Toronto, Canada – A new study suggests that removal of the ovaries in women carrying BRCA1 mutation can reduce their chances of getting breast cancer. The JAMA Oncology published the new research paper suggesting that if women with BRCA1 mutation removed their ovaries, their overall chances of getting breast cancer could be reduced by 62%.
The process of removal of the ovaries is termed as oophorectomy. Earlier researchers had declared that the presence of both the BRCA1 and the BRCA2 gene mutation increased the risk of breast cancer by 70%. Once a woman is diagnosed with, breast cancer, the risk of ovarian cancer also multiplies in women with BRCA gene mutation.
Nine women who did not undergo oophorectomy died of ovarian cancer whereas most of the women underwent oophorectomy six years after they were diagnosed with breast cancer. According to the researchers, women with breast cancer should undergo oophorectomy right after the diagnosis. Removal of the ovaries at the earlier stage of breast cancer detection reduces the risk of spread of cancer largely.
Contribution of Angelina Jolie in Creating Awareness
Angelina Jolie, the Hollywood actor and director boldly accepted in the public about having undergone a double mastectomy to cut down the cancer risk. She was diagnosed with being BRCA gene mutation carrier and chose to face the surgical removal of her breasts to lead a healthy and fit life. Just recently, she has also said that she underwent removal of ovaries to reduce the chances of ovarian and breast cancer both.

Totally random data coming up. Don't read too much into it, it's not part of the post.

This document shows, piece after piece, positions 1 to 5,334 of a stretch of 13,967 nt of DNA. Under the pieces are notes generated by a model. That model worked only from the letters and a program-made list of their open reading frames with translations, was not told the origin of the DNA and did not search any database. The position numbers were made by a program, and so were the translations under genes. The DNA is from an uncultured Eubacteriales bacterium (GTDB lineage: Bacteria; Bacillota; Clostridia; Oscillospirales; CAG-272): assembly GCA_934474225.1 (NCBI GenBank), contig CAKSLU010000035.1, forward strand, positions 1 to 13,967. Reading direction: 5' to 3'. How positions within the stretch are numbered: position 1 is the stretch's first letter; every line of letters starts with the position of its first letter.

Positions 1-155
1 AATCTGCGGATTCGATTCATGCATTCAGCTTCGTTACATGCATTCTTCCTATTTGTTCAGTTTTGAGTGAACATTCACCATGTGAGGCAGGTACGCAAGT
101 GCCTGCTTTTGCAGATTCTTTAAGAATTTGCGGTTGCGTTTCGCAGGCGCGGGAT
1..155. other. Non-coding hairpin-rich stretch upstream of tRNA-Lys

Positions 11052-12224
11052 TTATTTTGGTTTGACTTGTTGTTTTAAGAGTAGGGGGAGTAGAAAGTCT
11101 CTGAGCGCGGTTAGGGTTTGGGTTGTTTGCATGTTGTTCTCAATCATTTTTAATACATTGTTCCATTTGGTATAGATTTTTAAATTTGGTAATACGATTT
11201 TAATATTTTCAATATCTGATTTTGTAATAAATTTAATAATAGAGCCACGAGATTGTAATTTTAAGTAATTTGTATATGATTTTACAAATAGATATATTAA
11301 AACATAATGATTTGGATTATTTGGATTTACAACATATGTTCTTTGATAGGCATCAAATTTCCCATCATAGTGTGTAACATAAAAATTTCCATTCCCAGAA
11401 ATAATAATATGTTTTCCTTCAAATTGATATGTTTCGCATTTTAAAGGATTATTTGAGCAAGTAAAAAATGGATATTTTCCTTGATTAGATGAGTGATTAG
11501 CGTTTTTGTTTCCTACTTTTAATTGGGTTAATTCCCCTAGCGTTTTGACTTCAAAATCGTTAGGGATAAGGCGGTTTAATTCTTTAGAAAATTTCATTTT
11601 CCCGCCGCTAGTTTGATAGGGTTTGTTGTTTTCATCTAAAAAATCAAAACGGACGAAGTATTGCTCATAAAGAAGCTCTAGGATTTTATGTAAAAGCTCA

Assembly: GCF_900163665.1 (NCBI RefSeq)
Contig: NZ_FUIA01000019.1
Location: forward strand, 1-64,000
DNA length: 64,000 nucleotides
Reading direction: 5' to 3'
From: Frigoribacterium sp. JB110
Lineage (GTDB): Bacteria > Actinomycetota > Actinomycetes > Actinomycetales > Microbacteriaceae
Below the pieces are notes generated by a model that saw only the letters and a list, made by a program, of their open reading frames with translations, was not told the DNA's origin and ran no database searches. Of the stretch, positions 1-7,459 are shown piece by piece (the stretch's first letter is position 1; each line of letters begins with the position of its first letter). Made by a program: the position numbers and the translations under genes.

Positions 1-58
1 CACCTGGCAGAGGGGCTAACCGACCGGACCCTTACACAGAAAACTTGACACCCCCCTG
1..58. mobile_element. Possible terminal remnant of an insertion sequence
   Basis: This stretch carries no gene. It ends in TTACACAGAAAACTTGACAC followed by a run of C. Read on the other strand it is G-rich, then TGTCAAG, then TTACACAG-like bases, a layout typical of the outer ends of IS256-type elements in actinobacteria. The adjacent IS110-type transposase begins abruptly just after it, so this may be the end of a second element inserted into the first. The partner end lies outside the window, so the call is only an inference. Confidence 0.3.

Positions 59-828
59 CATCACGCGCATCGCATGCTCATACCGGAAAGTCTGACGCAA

Ever since Angelina Jolie has admitted to having these surgeries, there has been an increase in demand for BRCA gene mutation testing. Thus, she has contributed extensively to creating awareness about breast and cancer risks and the importance of BRCA gene mutation in every woman.
However, according to the editor-in-chief of JAMA Oncology, Mary L. Disis, removal of ovaries immediately after the diagnosis of breast cancer do not reduce the risk of ovarian cancer in women with BRCA2 gene mutation.